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Monday, 04 June 2018


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Mike- you are in luck-Sony makes a digital screen that one can attach to just about any camera with a mini usb port. It is 3x5 in and I have used it on my A7RII and also on a Nikon D800E. Helps when doing some serious composition, not much use for blasting away.
It has a foot that mounts to a flash bracket on top of most viewfinders, but you can mount it where ever the cord will reach.

We havn't heard a lot about the A7 you have on loan. How is its viewfinder? And the other features of the camera? Just wondering.

“...I’d love to see a camera designed around a viewing screen.”

I have good news: a contemporary digital camera system does offer a waist-level finder! And it’s not a Leica! Now the bad news: It’s a Phase One. Yes, indeed, the Phase One XF camera offers a waist-level finder. And it’s kinda cool, very much like using a Rolleiflex TLR. It also reduces the weight of the rig quite a bit.

But, alas, it’s not an advantage on the financial front.

But with so many cameras that feature tilt rear screens who needs an old-fashioned dedicated waist-level finder? I tend to use most of my cameras in just that way. The new Lumix GX9’s touch-screen (like the GX85) works wonderfully that way. That Sony you’re (reportedly) “trying out” would, too.

I loved the view finders on my Pentax 6x7. I had both the prism and the hood.

Mike, you are spot on with your comments about a large, flat screen that you can see in 2-D with both eyes. Except for occasional use of my old Nagaoka 4x5 field camera, my E3 Rolleiflex was my 'One Camera One Lens Fifteen years'! And maybe due to my aged eyes, I can easily convince myself now that a decent LCD is nothing more or less than my old Beattie Intenscreen. (But with info overlays as I see fit!)

The problem, as you say, is that you can't always SEE them. A tilt-up screen helps, in that it is reflecting your face, which is now self-shadowed. But a nice little hood with magnifier, Rollei style, would be the icing on the cake.


Mike: try your iPad ... have been pondering making a hood for it ...

I recall using an 8x10 copy camera that had a slot in the lens housing into which a narrow strip could be inserted temporarily in order to give a double image on the ground glass. When the the camera was in focus, the double images would merge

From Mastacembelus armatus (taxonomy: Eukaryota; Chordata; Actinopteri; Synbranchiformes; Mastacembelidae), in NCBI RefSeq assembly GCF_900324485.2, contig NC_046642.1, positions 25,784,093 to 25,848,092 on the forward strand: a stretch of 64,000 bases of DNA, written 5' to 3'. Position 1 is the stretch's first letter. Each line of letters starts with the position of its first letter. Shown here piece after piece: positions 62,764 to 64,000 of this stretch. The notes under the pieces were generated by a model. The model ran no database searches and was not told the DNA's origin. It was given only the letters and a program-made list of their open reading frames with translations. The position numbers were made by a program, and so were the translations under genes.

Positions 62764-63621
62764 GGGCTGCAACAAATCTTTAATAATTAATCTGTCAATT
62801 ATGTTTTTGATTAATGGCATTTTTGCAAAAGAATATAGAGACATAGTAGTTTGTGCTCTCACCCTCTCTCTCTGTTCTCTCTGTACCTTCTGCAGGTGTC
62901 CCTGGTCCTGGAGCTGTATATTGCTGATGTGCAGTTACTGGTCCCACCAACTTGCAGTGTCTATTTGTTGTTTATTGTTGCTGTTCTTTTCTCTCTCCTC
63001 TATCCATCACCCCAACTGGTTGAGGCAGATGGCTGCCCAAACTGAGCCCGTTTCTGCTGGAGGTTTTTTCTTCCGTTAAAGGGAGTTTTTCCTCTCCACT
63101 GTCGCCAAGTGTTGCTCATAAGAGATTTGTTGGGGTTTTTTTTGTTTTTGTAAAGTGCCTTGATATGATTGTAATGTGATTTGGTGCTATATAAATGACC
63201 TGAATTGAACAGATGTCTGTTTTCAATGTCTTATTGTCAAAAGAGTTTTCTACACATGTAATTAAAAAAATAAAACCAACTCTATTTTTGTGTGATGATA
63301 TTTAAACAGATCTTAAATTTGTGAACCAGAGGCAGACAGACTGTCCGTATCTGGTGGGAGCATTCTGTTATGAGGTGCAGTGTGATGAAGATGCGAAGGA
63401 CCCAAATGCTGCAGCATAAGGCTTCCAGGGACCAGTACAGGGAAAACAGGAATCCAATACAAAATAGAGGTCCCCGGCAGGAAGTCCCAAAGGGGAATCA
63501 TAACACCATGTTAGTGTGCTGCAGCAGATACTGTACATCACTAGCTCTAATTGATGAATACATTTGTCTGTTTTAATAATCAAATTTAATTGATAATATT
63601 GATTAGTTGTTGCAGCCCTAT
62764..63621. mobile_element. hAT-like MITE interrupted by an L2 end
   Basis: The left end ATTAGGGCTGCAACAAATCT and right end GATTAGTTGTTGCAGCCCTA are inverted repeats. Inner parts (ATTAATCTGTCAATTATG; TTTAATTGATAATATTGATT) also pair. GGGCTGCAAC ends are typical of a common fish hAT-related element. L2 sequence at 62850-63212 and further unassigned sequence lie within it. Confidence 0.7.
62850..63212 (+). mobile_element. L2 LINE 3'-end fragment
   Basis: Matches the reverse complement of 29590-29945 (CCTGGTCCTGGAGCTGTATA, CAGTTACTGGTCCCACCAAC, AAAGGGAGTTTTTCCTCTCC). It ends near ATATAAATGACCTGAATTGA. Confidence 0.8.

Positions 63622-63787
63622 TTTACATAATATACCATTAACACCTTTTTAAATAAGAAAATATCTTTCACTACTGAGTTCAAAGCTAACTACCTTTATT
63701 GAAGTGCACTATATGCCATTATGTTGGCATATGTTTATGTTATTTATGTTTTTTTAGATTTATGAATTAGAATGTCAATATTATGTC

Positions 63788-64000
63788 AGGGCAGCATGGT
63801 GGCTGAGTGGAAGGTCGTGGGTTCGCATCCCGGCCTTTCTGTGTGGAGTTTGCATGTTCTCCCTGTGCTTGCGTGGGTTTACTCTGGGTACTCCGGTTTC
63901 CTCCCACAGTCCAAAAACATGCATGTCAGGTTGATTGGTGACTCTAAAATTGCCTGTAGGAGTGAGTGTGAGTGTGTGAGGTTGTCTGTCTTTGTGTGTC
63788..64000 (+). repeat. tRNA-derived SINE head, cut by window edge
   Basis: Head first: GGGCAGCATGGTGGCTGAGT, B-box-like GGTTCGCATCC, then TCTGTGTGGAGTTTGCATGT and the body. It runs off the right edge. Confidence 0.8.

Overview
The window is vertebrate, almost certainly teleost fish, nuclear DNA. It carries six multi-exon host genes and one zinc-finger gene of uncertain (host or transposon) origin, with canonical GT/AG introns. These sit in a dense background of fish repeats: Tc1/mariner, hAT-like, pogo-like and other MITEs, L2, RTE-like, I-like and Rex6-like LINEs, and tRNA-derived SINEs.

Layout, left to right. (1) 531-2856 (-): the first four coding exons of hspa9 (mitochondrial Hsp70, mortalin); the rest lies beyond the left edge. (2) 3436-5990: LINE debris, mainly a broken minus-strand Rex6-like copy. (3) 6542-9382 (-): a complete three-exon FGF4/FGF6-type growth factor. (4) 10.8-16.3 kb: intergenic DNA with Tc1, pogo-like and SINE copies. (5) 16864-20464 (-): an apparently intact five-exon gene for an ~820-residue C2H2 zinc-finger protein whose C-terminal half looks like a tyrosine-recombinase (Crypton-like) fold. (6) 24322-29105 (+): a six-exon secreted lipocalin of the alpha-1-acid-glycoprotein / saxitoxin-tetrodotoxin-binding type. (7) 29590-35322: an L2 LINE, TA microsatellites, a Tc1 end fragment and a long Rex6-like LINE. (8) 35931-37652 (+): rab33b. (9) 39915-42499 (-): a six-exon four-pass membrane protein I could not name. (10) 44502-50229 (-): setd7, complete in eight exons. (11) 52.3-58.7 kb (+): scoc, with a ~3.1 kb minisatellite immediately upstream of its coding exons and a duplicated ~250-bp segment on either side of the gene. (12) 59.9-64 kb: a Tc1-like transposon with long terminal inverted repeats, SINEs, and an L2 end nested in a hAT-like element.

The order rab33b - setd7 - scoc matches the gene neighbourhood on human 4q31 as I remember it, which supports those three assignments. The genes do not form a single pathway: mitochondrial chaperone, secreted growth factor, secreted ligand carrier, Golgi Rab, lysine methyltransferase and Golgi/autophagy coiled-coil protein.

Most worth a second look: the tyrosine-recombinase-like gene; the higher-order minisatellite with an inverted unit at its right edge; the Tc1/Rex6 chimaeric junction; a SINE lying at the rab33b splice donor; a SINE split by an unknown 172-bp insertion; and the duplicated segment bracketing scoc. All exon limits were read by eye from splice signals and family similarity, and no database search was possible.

I agree very much about the phone screen as “viewfinder”.

I never really felt that a traditional viewfinder is ideal. Some say that it is more stable ‘cuz you rest your arms on your head or something, but for me it is less stable because the muscle strain of holding the camera up like that makes a small tremble. I never got so low camera shake as after I was able to shoot with a screen, particularly from the hip with a tilted one. I was shocked to see I could go down to 1/15th with a moderately wide lens.

And like you say, seeing it on a screen helps to judge the composition as a whole rather than seeing elements in a scene as with your eyes.

People get ridiculed for taking photos with iPads, but that screen, especially the 10.5 inch, makes a pretty amazing viewfinder as well as a photo viewer. Especially since the screen, unlike the iPhone's, has the same aspect ratio as the camera images.

But I am an EVF man myself. Screens are just to hard to use outdoors in daylight.

Aha! Your Digital TLR fits right with my thoughts there, I’ve even blogged something very similar once.

BTW, the OLED screen on the iPhone X goes some way towards visibility. Of course it’s *less* delightful in sunshine, but I find that I can actually use it, even read on it, in direct sun. (I dunno about Meditaranian sun, but it works here in UK.) So I imagine a future screen may not even need a hood.

Before it left the camera business a while back, Samsung offered several cameras that had 4.8" diagonal LCDs. But they didn't sell very well, so maybe not as many people value a large viewfinder / screen as much as you do?

You're not alone in preferring a large viewfinder, though. I added a 7" external HDMI monitor to my FrankenKamera setup a while ago and have absolutely fallen in love with it:

Best of all, whenever I yearn for the view camera experience, I can flip the image upside down and reverse it left to right, then view it from underneath a dark cloth. 8^)

[Ooops, I’m on a roll...] BTW, the fastest street-photography focusing system by far I have used are those (MFT for example) tilt-screen cameras with a touch-screen which lets you tap on the subject, and it focuses and shoots almost instantly. Magic.